Tyre changing was not a routine feature of F1 in those days, and, believe it or not, Amon was stationary for 50 seconds before being able to get on his way again, now down in eighth place. In an angry, and particularly determined mood, Chris positively scythed through the field, at one point overtaking Francois Cevert's Tyrrell and Ronnie Peterson's March on the same lap! He completely destroyed the lap record, eventually lapping within half a second of his pole lap. It was a quite mesmeric drive, but it brought Chris only third place, behind Stewart and Fittipaldi. Another lap, and probably he would have got by Emerson, too.

That, sadly, was the end of Clermont Ferrand as a Grand Prix venue, although a shortened version of the track still exists, and is used for minor meetings.

A bit of everything, probably. True enough, Jordan had a great year in '99, and a pretty good one in '98, but more often than not the team's results have consistently fallen short of expectations.

It's fact that EJ's team has never had a budget comparable with those of the very top teams, but there have been years when he has had a reasonable amount of cash to work with, and still the much-anticipated breakthrough still awaits. In '99, when Heinz-Harald Frentzen was a World Championship contender for much of the season, it looked as though the corner had been turned, but...

Over time many in the paddock have suggested that Eddie simply doesn't want success as much as such Ron Dennis and Frank Williams. While it's true that Ron and Frank are enormously rich men, both would argue - with some justification - that their wealth has come as a result of their success, and they might - also with some justification - suggest that many F1 team owners have become extremely rich without having achieved very much in the way of success.

Particularly in the case of FW, there never was any doubt that, when times were hard, 'all the money was ploughed back into the business'. This is a man, after all, who for a brief time operated out of a 'phone box, pretending to be in an office! And that, I would suggest, is penury of a kind few in F1 have ever experienced.

Over the last 18 months Eddie Jordan has had to rethink his whole F1 operation, following a considerable loss of sponsorship, notably from Deutsche Post. A great deal of cost-cutting was necessary, and the number of personnel employed by Jordan Grand Prix is not what it was. On the whole, there has been admiration for the way EJ has tackled his problems, but this year - with 'customer' engines from Cosworth - has been another difficult one. At Interlagos Giancarlo Fisichella drove a fine race, and was rewarded with a fortunate victory (the team's first since 1999), but otherwise there has been only a single point by Ralph Firman to add to the team's score.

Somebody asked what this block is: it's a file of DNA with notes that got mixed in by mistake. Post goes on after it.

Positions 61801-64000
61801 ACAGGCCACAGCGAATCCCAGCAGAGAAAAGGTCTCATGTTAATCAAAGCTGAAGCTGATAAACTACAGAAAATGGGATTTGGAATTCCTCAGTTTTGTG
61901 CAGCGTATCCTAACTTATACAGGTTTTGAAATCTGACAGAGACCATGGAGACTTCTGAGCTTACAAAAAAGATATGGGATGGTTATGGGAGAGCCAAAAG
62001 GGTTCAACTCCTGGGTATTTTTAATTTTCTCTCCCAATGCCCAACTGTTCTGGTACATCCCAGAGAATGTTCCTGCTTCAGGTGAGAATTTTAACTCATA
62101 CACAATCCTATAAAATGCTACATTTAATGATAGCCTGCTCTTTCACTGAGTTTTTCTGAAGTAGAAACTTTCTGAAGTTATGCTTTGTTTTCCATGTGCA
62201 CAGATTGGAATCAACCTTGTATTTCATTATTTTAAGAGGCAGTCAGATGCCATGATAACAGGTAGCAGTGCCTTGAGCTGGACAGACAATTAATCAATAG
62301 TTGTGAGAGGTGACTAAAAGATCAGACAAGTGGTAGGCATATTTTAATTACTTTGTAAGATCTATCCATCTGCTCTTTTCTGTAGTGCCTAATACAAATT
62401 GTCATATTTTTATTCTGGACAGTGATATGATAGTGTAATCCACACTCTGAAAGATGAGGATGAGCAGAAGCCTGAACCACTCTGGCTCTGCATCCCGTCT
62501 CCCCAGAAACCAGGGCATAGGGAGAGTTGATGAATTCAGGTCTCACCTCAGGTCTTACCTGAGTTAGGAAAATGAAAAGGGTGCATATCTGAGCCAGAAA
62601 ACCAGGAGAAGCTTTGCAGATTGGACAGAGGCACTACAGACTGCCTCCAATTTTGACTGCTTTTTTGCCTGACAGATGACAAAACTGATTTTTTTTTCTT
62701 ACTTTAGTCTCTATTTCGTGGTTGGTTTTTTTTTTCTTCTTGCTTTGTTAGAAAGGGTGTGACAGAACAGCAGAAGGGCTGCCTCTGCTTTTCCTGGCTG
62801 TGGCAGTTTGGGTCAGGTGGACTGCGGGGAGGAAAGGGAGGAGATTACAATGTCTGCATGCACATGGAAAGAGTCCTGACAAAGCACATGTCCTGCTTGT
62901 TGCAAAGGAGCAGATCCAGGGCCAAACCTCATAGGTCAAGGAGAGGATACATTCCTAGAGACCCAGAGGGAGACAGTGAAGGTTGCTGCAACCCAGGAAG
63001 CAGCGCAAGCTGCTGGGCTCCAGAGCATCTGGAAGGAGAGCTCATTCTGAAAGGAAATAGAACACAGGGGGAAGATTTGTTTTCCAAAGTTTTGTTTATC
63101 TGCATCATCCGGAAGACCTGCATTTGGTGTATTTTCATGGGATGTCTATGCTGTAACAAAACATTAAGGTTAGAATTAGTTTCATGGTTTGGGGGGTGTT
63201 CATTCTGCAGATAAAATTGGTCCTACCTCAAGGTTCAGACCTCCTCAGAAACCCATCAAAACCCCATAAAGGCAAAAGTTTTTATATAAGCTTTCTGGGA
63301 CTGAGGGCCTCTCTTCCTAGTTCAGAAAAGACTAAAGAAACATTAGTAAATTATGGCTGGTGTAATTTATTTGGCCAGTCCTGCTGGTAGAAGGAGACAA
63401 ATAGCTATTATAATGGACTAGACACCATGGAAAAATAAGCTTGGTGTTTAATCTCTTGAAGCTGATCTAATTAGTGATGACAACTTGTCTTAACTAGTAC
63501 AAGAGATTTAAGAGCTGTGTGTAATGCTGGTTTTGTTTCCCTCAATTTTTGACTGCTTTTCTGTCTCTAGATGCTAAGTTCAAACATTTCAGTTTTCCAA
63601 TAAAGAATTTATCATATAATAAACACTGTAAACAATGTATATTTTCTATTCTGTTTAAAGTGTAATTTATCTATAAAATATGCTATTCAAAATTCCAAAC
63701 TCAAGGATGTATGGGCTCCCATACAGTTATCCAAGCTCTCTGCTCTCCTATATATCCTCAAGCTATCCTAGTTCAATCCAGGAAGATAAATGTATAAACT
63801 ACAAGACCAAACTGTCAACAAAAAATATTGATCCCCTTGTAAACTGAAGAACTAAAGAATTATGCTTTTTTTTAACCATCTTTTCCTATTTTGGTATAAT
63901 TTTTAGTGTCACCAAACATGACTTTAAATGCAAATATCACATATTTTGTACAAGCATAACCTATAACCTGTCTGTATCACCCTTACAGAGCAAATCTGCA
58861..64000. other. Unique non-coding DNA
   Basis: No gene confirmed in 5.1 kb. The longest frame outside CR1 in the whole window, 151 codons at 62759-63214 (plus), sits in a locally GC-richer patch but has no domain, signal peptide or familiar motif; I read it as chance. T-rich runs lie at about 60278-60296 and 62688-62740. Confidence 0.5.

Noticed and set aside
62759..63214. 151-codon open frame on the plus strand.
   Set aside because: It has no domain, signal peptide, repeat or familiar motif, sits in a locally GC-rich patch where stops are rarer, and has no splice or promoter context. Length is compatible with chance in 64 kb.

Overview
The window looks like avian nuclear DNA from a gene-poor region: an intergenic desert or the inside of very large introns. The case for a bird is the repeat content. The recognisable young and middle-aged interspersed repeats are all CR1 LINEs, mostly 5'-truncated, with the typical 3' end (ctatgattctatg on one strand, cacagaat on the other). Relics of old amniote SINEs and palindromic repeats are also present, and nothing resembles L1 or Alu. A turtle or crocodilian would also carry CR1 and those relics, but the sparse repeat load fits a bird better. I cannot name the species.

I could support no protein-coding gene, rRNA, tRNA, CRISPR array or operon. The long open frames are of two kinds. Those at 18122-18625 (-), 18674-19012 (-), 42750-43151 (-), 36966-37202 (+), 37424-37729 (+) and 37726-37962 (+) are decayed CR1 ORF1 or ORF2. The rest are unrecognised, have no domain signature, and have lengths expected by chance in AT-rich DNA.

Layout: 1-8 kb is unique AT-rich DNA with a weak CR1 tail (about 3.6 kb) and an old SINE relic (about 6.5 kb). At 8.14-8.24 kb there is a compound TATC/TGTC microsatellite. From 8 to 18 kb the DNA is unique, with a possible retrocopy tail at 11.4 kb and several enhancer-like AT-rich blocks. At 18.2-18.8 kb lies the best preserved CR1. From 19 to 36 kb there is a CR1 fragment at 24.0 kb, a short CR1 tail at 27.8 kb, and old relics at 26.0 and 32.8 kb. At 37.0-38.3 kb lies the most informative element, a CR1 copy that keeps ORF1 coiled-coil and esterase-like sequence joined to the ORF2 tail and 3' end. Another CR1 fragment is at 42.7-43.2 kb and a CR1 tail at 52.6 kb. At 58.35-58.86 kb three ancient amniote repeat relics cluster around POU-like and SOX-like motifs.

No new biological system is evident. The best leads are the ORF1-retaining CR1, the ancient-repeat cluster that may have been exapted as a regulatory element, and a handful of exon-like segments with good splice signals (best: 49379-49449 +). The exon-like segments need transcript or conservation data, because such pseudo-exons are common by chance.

I confess that I long felt, during the days of plenty, that the team tended to spend too much time on things that didn't really matter. There was, for example, something of a preoccupation with 'celebs' and publicity and general 'spin' - but at the same time not too much was being achieved on the race track.

In the early part of last season, the Jordan team, like several others, had to face the fact that life had changed, that the days of companies throwing money at F1 were over, at least for a while. Eddie had to lay off a number of people in the team, and spoke often of a new 'mean and lean' approach to racing. Times have been hard since, but Ron Dennis, for one, believes that there has been a fundamental shift in the way things are done at Jordan, with perhaps a greater concentration on the things that really matter.

Thank you for the compliments - much appreciated, as always. Now, how fast would Michael Schumacher be in a Minardi? Impossible to know, isn't it? But before we belittle Minardi too much, it's worth remembering that Pierluigi Martini did stick his car on the front row of the grid in the US Grand Prix at Phoenix in, as far as I remember, 1991, so there have been times when to be in a Minardi was not necessarily to start from the back...

Assuming we're speaking here of the current car, all we can reasonably say for certain is that Schumacher would drive at a speed to which... it had been formerly unaccustomed, let's say. No disrespect here to Jos Verstappen or Justin Wilson, both of whom I reckon highly (how I wish a team like Jaguar would give Justin a test), but Michael is Michael is Michael...

Recently Paul Stoddart talked about the day Schumacher hired one of the Minardi two-seaters for a day at Fiorano. This was at the end of the 2001 season, and in the course of the day he gave an enormous number of rides to friends and colleagues, about the only one who missed out being Ross Brawn, who was having an operation at the time.

At the time Minardi's number one driver was Fernando Alonso, who made his F1 debut that year. "Alonso, as we know, is a pretty special talent," said Stoddart, "and his best time around Fiorano in the race car that year was 1m 02.10s. Well, Michael took the two-seater - with me in the back! - round in 1m 04.60s, and later on, with another passenger, he got down to 1-04 dead! Pretty remarkable, when you think about it..."